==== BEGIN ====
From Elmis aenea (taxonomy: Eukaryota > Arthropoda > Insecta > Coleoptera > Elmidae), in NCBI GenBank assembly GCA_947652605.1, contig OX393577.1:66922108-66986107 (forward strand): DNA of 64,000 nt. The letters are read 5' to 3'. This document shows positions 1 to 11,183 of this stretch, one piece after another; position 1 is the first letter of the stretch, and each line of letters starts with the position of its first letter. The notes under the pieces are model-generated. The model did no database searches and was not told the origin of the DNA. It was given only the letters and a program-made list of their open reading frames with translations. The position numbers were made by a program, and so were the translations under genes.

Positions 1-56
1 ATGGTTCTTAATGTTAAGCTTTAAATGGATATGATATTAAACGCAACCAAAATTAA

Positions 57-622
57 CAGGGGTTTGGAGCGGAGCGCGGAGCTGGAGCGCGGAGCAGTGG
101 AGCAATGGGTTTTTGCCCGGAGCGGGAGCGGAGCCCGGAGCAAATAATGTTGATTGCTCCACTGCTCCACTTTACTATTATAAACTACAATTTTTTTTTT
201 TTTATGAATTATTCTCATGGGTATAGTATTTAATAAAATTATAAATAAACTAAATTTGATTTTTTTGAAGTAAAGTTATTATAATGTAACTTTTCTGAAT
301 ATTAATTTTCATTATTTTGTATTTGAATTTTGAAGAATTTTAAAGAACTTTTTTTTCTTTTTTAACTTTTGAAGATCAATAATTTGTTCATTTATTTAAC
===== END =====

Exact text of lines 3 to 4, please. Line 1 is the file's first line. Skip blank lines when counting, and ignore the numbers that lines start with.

1 ATGGTTCTTAATGTTAAGCTTTAAATGGATATGATATTAAACGCAACCAAAATTAA

Positions 57-622